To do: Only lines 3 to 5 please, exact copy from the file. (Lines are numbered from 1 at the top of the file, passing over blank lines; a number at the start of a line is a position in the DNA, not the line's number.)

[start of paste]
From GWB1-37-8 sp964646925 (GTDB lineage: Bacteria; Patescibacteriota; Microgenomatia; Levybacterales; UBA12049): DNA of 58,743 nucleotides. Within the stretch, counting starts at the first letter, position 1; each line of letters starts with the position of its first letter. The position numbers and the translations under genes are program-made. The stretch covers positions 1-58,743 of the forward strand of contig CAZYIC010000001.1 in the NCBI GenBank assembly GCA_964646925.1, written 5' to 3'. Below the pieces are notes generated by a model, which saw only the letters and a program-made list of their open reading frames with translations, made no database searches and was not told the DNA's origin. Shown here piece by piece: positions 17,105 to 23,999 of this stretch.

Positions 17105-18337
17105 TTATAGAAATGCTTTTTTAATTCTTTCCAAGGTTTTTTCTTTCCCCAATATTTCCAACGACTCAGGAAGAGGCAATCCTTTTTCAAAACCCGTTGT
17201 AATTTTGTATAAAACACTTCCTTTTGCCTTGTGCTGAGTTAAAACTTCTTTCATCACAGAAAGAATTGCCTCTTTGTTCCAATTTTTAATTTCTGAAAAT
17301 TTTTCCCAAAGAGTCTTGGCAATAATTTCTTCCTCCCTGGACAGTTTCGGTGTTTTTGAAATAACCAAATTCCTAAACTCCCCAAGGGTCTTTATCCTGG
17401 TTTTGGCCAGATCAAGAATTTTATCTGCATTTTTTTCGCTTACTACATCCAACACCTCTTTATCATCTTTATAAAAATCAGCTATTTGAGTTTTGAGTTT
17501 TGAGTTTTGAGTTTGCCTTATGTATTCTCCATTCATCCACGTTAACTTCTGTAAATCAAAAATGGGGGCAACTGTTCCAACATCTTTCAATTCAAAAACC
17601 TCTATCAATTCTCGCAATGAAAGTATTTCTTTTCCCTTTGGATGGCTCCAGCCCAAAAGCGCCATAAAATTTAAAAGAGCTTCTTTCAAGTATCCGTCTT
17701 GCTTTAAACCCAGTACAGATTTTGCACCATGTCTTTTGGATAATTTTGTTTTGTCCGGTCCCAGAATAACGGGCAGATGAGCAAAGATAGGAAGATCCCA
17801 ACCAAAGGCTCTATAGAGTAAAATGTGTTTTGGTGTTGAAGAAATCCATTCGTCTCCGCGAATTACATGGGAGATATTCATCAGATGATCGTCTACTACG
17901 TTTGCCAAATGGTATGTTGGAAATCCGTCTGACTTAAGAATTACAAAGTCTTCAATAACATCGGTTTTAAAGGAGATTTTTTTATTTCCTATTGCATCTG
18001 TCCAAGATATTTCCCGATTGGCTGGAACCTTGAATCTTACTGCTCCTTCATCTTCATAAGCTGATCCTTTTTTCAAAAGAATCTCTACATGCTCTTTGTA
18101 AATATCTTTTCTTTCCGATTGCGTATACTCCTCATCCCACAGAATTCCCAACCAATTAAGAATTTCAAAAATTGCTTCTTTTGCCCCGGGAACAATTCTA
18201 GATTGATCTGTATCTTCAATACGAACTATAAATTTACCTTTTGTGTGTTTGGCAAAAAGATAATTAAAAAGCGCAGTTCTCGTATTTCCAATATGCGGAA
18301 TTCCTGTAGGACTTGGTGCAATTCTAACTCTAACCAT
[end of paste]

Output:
17105 TTATAGAAATGCTTTTTTAATTCTTTCCAAGGTTTTTTCTTTCCCCAATATTTCCAACGACTCAGGAAGAGGCAATCCTTTTTCAAAACCCGTTGT
17201 AATTTTGTATAAAACACTTCCTTTTGCCTTGTGCTGAGTTAAAACTTCTTTCATCACAGAAAGAATTGCCTCTTTGTTCCAATTTTTAATTTCTGAAAAT
17301 TTTTCCCAAAGAGTCTTGGCAATAATTTCTTCCTCCCTGGACAGTTTCGGTGTTTTTGAAATAACCAAATTCCTAAACTCCCCAAGGGTCTTTATCCTGG